It did take a few adjustments to make sure that my “standing desk” is as comfortable as possible. My laptop gets propped up on several large textbooks so that the top of the screen is at eye level and I use a separate keyboard and mouse situated at a more comfortable level. (I use the same stack of books and separate keyboard and mouse while sitting as well!) I started off by standing on a yoga mat to make sure that my feet were comfortably cushioned, but eventually “upgraded” to a pair of house sneakers – either way, I always have to have support for my feet.

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I also try to make sure that I stay hydrated throughout the day. While in the office, I made sure to drink a lot of water, which forced me to take several bathroom breaks throughout the day, which got me up and moving. At home, however, it’s harder to get in that mindset, especially when I have to get up from my previously-mentioned comfortable couch! The best strategy I’ve come up with to make sure I drink throughout the day is to have multiple things to drink around me at all times – in the morning, I usually have coffee and water, but will move on to tea, coconut water, kombucha, or even juice as the day progresses.

Taking Breaks

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The last important part of my working-from-home routine is scheduling breaks into my day. While this doesn’t always happen, based on the amount of work that I have to do on any given day, I’ve found that my mind benefits greatly from stepping away from work, especially in the middle of the day while the sun is still out.

As the leader of my team, I am big on open communication within my team. Part of this is setting aside “out of office” break time on my calendar and encouraging others to do the same.

During this time, I do anything that keeps me away from my computer! This includes running errands, taking an exercise class, making food, or even just meditating for a bit.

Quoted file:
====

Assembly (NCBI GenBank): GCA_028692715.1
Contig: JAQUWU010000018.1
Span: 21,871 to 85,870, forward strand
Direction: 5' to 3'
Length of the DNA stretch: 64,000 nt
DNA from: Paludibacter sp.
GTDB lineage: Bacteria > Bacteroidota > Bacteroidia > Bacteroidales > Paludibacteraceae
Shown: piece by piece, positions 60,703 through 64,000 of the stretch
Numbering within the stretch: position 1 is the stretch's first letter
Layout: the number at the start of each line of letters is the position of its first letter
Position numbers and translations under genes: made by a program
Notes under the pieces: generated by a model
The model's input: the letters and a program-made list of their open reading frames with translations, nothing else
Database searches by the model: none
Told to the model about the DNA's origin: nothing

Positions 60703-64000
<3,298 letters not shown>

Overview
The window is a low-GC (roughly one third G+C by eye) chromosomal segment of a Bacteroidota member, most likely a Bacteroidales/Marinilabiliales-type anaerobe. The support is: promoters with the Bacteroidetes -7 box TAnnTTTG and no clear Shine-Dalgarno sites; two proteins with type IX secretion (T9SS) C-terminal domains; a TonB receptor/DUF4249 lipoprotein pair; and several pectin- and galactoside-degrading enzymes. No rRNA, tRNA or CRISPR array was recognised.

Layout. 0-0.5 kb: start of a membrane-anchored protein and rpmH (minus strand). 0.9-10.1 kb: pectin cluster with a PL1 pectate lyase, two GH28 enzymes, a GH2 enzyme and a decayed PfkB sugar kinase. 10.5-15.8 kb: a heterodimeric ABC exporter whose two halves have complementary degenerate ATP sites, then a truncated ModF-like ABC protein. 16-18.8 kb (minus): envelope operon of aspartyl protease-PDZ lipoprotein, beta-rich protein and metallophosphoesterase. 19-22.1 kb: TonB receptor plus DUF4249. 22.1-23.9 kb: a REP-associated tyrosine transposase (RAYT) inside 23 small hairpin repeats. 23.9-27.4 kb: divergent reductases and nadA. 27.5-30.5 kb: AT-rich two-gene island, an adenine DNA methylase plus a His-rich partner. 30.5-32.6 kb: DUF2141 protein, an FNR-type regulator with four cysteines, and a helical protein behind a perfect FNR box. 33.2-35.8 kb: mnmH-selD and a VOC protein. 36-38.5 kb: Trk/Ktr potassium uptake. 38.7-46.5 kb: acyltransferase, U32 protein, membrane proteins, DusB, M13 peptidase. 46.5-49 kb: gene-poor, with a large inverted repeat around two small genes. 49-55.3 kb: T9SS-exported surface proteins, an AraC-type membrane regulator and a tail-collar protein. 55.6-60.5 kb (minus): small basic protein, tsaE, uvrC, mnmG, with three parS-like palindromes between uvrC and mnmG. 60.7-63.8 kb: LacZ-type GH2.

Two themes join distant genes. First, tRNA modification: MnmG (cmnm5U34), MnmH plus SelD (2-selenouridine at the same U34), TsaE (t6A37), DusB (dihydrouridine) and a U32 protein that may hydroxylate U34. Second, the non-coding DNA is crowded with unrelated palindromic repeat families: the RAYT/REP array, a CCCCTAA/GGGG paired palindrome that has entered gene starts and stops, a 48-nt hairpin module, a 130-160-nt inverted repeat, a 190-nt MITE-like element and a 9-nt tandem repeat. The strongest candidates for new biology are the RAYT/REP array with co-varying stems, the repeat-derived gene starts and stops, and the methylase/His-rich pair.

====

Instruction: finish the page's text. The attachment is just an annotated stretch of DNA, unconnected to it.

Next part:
In the office, I actually did make a conscious effort to step away from my laptop for a lunch break every day. I usually spent this time eating while watching YouTube videos on my phone (hey, I usually take a late lunch, and nobody else is around, OK?) or meditating in a comfortable space. I found that I was more productive and generally happier after forcing myself to take these breaks, so I saw no reason to stop doing it when I started working remotely.

Finally, I highly recommend taking mental health days! I’m grateful that my company has been pushing this throughout the quarantine and that my team is mindful of this as well. I’ll often schedule random errands in the middle of the workday and use that as an excuse to take the entire day off. For example, I took one day to go to the dentist, but took the rest of the day to ride my bike around, which ended up being a great physical exercise as well as mental reset.

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Mental health days have been extremely important for maintaining my work-life balance over the past few months, and please let that be the take away of this post for you, if you don’t take away anything else! Above everything else, taking time off helps me remember that I’m a person with interests, goals, and needs outside of work – and isn’t that the point of work-life balance in the first place?

In fact, I’m taking a mental health day today – and I’ll be using it to do some more writing, because I enjoy it (and need more posts for the blog)! What great timing!